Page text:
31 Q4: How does convection contribute to cloud feedbacks? Climate Sensitivity vs mixing strength in present-day climate! Mechanism potentially explaining widespread positive low-cloud feedback in GCMs! Transport of water vapour out of the low-cloud layer by shallow circulations intensifies in warmer atmosphere! Suggests that models with more shallow circulation have higher sensitivity Sherwood, Bony & Dufresne, Nature, 2014

32 Q4: How does convection contribute to cloud feedbacks? Many questions remain: Does convection act locally or remotely on low-cloud feedbacks? How does convection influence the structure of the lower troposphere? and the hydrological sensitivity? Can idealized modelling frameworks be used to help constrain parameterized convection in more realistic configurations? Can paleoclimates help us constrain cloud feedbacks and sensitivity?

33 WCRP Grand Challenge on Clouds, Circulation and Climate Sensitivity - Current status - Broad strategic vision - Articulating science questions - Opportunities, Implementation & Next steps - Questions to the JSC

34 Opportunities Scientific connections and convergences : Modeling strategy : - idealized configurations to bridge large spectrum of models (e.g. theoretical, LES, GCMs) - design of CMIP6 experiments and outputs Development of (very) high-resolution models : - benchmark calculations - synergy between climate and weather communities - short-term forecasts from realistic initial states to help interpret model biases New / future observations : - new capabilities offered by active remote sensing (lidars, radars), constellations (A-Train, GPM) - field experiments related to GC questions (e.g. T-Nawdex)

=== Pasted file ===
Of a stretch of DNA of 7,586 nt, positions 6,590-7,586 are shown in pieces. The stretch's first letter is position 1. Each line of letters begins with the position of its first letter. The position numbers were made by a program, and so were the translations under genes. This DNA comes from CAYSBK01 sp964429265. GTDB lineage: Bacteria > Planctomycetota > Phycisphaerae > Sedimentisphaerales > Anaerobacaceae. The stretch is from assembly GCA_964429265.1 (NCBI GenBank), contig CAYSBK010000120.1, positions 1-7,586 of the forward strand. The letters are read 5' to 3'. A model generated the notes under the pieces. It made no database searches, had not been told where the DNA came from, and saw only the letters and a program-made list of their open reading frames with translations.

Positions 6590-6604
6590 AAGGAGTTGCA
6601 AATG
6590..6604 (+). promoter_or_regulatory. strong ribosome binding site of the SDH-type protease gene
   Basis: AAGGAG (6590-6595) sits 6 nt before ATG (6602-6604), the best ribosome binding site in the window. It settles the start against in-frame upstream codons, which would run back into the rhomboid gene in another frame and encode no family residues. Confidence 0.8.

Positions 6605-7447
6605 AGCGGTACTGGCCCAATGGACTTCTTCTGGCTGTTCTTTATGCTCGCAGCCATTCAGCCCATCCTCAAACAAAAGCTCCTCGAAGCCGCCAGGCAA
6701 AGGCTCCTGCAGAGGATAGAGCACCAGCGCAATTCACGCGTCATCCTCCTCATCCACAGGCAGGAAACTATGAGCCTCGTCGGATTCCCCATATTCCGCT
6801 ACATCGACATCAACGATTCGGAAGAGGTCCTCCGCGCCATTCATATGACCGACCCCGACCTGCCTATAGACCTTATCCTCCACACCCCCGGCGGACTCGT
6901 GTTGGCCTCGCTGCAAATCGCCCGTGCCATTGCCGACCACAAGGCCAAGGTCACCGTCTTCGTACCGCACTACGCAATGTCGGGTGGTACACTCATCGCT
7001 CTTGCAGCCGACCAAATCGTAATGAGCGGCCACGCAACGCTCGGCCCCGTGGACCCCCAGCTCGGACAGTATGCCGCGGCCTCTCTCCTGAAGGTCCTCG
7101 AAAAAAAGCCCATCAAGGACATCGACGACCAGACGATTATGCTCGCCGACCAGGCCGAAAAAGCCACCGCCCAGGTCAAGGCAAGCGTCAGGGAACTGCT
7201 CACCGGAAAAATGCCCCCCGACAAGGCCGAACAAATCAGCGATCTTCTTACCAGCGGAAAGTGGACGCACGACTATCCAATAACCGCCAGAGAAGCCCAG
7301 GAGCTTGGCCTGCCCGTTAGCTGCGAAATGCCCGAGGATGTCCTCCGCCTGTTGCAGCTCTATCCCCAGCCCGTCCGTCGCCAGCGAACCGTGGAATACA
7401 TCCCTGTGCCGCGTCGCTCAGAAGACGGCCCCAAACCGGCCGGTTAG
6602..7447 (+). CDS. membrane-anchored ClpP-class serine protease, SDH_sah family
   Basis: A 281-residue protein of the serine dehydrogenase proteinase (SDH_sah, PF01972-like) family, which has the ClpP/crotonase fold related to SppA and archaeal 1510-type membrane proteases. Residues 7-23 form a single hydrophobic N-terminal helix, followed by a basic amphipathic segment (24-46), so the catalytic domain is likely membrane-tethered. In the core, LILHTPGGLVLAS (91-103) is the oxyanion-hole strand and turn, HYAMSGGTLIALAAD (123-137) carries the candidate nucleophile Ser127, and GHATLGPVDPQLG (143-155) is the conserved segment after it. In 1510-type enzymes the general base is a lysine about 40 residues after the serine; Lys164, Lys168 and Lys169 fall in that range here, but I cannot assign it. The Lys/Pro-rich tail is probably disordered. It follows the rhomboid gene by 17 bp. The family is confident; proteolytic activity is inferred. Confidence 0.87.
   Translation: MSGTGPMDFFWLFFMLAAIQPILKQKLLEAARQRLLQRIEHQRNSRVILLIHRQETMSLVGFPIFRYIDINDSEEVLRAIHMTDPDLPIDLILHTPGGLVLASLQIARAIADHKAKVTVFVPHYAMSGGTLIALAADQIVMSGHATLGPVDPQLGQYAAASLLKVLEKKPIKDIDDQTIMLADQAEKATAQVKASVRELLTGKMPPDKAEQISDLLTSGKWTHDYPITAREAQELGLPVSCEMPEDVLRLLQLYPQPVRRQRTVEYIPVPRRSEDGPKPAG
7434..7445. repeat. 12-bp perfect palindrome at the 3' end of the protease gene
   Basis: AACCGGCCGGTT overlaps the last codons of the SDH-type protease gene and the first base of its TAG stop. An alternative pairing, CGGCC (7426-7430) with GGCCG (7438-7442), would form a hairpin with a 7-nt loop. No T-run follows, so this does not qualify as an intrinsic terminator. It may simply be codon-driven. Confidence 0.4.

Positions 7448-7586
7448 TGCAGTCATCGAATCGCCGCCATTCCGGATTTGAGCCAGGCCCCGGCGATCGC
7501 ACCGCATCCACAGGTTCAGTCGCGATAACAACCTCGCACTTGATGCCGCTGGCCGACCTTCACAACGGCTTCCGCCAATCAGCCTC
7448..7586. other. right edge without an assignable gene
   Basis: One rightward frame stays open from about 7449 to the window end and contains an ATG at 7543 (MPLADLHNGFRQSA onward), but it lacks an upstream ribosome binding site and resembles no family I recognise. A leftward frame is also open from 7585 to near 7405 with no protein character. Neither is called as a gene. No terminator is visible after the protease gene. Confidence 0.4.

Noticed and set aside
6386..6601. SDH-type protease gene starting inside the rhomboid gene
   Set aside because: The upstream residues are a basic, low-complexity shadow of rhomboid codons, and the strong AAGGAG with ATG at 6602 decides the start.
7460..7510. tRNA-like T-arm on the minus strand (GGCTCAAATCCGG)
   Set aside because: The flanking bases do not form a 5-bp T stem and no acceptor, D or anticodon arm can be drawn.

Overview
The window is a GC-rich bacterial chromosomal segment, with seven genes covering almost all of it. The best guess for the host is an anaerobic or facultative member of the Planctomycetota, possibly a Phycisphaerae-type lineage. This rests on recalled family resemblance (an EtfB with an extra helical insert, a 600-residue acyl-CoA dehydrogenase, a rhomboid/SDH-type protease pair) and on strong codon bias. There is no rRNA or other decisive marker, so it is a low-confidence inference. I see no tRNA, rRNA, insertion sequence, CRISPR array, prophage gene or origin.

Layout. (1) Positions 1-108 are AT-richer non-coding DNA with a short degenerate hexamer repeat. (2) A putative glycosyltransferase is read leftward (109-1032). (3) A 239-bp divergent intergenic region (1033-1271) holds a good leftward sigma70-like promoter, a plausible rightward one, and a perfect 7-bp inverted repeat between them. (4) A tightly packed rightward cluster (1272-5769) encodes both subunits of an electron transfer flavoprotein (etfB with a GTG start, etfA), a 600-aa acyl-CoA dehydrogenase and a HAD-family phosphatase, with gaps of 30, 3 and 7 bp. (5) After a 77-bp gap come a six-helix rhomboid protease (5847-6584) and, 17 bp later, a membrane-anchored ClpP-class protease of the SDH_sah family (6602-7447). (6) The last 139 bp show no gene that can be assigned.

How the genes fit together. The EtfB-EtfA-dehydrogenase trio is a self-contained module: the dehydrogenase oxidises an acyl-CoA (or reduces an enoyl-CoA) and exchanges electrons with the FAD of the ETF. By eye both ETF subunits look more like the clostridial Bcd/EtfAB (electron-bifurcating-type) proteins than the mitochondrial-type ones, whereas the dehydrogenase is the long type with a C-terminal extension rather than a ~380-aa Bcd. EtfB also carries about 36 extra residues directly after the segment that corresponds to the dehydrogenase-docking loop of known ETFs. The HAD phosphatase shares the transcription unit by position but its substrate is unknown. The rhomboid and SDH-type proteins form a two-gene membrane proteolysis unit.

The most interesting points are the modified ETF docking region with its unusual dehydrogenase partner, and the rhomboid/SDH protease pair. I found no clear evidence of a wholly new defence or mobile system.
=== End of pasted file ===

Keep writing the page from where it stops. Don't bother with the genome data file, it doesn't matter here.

35 Implementation! We feel a lot of interest for this GC in the community.! We are working to phrase questions in such a way that we can later recognize progress.! Our strategy : generate momentum, stimulate the field by phrasing questions, and attract young scientists organize (or help organize, or promote) workshops around exciting science questions, write papers connect to existing WCRP activities, strengthen them, and fill gaps! Connections to WCRP projects and working groups [not exhaustive]: Q1 (storm tracks): SPARC, WGCM (CFMIP, PMIP, CMIP), WGNE, WGSIP, CLIC Q2 (convergence zones): GEWEX, CLIVAR, WGNE, SPARC Q3 (convective aggregation): GEWEX, CLIVAR, WGCM (CFMIP), WGNE Q4 (cloud feedbacks): WGCM (CFMIP, PMIP, CMIP), GEWEX (GASS), WGNE We hope that the core projects and WGs will feed off the energy generated by this GC, will explore ways of contributing to answering the four questions of this GC.

36 in preparation Next Steps

37 Should help address some of the key uncertainties highlighted by IPCC assessments Especially :! Assess cloud feedbacks and Climate Sensitivity A fundamental scaling factor of global and regional climate changes; Long-standing uncertainty! Understand changing patterns of temperature and precipitation in a changing climate A first-order control on regional climate changes, air quality and biogeochemical feedbacks Most reported impacts of climate change are attributed to warming and/or to shifts in precipitation patterns. -- WGII AR5 TS! Identify robust climate responses to anthropogenic forcings Including the impact of GHG and aerosol radiative forcings on 20C and 21C climates! Improve the predictive capabilities of models on all time scales, linking weather to climate Including extreme events, regional features (monsoons, ITCZ), modes of natural variability

38 To the JSC! Retain focus on Grand Challenges!! Thank you for supporting our workshops! Communication to the stakeholders and funding agencies : need to explain why basic research is so crucial for advancing policy & societal issues! Time to think of a major WCRP field experiment for ? focusing on one or two tropical basins for a period of two years! Should WCRP think of organizing scientific assessments? to complement and help IPCC assessments

39 Thank You